After enduring a rare three-game losing streak, the Ohio State women’s basketball team (9-4, 0-1) got a shot of confidence Sunday, when it defeated Bethune-Cookman (6-6), 86-38. “I think there’s a concerted effort that we understand how hard we have to play. It’s something that this group has had difficulty comprehending,” said OSU coach Jim Foster. “If you play hard every day, things get taken care of.” After falling behind the Daytona Beach, Fla., team 4-0 early in the game, OSU senior center Jantel Lavender took the game into her own hands, scoring the first 11 points for the Buckeyes, and 15 of their first 19 points as OSU jumped out to a 46-25 first-half lead. Lavender, who entered the game as the nation’s third-leading scorer, finished with 29 points in 21 minutes of action. “We have to take this game and just try to emulate what we need to do in the Big Ten games,” Lavender said. “It was just a good game to just get that feeling back and just refresh ourselves and know that we have confidence.” OSU junior guard Samantha Prahalis bounced back from her 1-for-13 shooting performance against Michigan, scoring 10 points and making 10 assists in her first double-double performance since OSU’s Dec. 5 win over Oklahoma. Prahalis provided the customary dazzling passes and flashy ball handling that had been absent from her game throughout much of the Buckeyes’ three-game skid. Prahalis said that her success on the offensive end of the court started on defense. “We played pretty good defense and rebounded. We just got the ball out,” Prahalis said. “We were just in a flow, in a good rhythm, and we just pushed it.” For the game, OSU held a 31-2 advantage in fast-break points against the Wildcats. Foster said the difference between OSU’s win and its previous three losses was the Buckeyes’ ability to get score on fast breaks. “Sammy and Jantel, they see each other,” Foster said. “We can get in transition because we’re playing such good defense, and we can get in transition, and Jantel can run. We haven’t been getting that — we haven’t been getting those easy baskets in transition.” After dropping their conference opener to Michigan, the Buckeyes find themselves in the unfamiliar position of looking up in the Big Ten standings and will continue to rely on the play of the tandem of Lavender and Prahalis as they enter the remainder of conference play. OSU returns to conference play Wednesday when it hosts Indiana in its Big Ten home opener. Despite the Buckeyes’ 0-1 start in conference play, Foster said that his team is still the team to beat in the Big Ten. “Everybody in this league still wants a piece of us, and rightfully so,” Foster said. “We’ve earned the right for them to want a piece of us, but now you got to back it up.”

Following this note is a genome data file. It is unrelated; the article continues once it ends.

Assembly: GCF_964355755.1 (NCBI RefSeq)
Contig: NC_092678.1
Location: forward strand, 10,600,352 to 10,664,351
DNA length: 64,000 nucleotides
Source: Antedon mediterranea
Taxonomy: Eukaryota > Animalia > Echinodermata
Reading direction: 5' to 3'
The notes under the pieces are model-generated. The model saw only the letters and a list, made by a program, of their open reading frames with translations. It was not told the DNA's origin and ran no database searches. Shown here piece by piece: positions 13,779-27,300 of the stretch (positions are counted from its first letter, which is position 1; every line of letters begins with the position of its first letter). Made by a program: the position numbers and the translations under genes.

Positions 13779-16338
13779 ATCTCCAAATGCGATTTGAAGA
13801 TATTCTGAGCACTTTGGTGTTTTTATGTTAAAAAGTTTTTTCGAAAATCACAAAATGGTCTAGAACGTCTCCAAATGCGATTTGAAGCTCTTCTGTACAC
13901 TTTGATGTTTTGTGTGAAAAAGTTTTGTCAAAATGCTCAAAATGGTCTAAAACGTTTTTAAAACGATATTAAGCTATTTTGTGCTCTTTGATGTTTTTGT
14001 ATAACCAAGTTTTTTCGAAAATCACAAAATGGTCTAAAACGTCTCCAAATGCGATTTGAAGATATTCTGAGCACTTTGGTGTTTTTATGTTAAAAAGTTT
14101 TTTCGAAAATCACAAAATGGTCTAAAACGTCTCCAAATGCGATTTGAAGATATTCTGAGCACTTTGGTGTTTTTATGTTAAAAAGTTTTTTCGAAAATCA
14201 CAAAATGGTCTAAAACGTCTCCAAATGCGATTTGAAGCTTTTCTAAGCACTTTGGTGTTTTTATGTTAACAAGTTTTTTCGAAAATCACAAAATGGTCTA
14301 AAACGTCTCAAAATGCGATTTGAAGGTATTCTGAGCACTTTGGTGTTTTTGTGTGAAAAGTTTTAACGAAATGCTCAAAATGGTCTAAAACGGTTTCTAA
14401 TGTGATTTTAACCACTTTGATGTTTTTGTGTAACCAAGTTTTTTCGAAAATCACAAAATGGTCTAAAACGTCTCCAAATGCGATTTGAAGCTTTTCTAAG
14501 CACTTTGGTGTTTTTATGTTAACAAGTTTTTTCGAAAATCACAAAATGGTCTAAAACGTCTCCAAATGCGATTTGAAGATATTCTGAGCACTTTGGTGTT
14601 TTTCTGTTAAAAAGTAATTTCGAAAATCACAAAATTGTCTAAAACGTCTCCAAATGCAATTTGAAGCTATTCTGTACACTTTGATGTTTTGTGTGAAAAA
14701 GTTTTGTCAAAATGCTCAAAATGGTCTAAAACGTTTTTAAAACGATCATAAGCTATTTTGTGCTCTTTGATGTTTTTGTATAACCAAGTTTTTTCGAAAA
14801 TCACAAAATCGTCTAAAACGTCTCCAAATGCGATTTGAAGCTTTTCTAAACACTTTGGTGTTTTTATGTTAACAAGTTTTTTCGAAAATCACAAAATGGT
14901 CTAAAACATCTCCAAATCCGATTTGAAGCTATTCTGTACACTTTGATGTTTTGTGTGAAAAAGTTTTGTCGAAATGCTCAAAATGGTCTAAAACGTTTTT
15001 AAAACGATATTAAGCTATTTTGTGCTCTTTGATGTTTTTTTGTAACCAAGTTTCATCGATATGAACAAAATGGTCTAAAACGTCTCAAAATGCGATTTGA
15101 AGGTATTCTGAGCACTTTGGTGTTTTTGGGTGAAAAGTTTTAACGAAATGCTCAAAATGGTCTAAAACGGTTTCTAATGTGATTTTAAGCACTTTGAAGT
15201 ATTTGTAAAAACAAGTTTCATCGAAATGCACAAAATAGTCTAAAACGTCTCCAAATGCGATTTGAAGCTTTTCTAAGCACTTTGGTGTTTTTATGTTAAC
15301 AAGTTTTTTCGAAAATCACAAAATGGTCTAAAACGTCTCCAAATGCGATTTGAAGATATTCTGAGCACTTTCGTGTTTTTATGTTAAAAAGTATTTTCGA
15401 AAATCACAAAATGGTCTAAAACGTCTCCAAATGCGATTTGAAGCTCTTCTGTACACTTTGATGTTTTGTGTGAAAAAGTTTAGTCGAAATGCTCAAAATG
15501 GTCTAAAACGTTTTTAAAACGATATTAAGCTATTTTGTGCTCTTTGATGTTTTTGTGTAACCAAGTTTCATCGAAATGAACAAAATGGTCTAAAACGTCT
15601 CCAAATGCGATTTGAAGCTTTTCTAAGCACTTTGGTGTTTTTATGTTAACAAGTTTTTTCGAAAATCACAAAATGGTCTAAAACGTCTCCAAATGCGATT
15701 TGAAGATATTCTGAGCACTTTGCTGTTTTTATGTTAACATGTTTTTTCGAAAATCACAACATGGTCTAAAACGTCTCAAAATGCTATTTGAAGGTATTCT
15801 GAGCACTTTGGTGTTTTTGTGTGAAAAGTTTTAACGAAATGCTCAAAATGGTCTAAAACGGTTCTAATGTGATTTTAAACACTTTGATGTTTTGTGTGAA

Ohio State has gift wrapped Terrelle Pryor’s going-away present in the form of a punishment. In the last couple of days Pryor’s journey to the NFL has hit a couple of speed bumps, with his eligibility to a supplemental draft coming into question. The letter of the rule states that a player may only enter a supplemental draft if their situation changes and they are not able to participate in the next season. Technically, between the deadline to declare for the draft in January and when Pryor left the university on June 8, his situation had not changed. Technically. When the draft deadline came, Pryor was suspended for the first five games of the 2011 season. At that time the “tat-5” scandal seemed to be under control. Everything was (relatively) normal. The Buckeyes had won the Sugar Bowl The Sugar Bowl was sucked into the black hole of the sporting world. And compliance problems with head coach Jim Tressel were non-existent. Pryor had a contract with the coach to remain on the Buckeye squad for the 2011 season in exchange to play in the Sugar Bowl for nothing. While inevitably Pryor still had his doubts about the season, he still had Tressel to fall back on. One thing that is clearly evident from the transcript of Tressel’s interview from the NCAA, it’s that Pryor and Tressel were very close. Pryor depended on the coach for more than just football related issues. When all hell broke loose on March 8, Tressel received a two-game suspension from the university. A suspension that a short time later was increased to a five-game suspension. After more and more of the scandal developed, it became clear that the season was not going to be what everyone had thought it was going to be. Then on May 30, Tressel resigned (read: retired) from the university. I think it’s safe to say Pryor’s situation had changed. Seemingly following Tressel step for step, Pryor was gone a week later to pursue an NFL career. He had planned to enter a supplemental draft. The rules for a supplemental draft changed after Cleveland Browns quarterback Bernie Kosar used the supplemental draft to avoid being drafted by the Minnesota Vikings. He was drafted by Cleveland in the supplemental, and since then, the rules for supplemental draft eligibility have tightened. The rule lists three reasons to let someone enter a supplemental draft: flunking out of school, graduating and deciding to leave and being kicked off the team. As of earlier today, Pryor did not meet any of these requirements, technically. Cleverly disguised as a punishment, the university did the best thing for Pryor to help him pursue his NFL dream. They sent him a letter on Tuesday banning him from all athletic facilities for five years, and declared him ineligible from intercollegiate play. The letter states that this decision was made due to his decision not to talk to NCAA investigators. “The University must declare you ineligible for intercollegiate competition,” the letter continued. “Due to your failure to cooperate, the University must also disassociate you from its athletic program for a period of five (5) years.” Sure, he won’t be able to come back to Columbus to workout at OSU’s gym in the off-season. But let’s be honest, why would Pryor ever come back to Columbus? Whether they will admit it or not, the university might as well have put a bow on that letter to Pryor, as that should be the last step for Pryor to get into the NFL. Thanks to OSU, expect Pryor to be eligible for a supplemental draft (whenever that may be).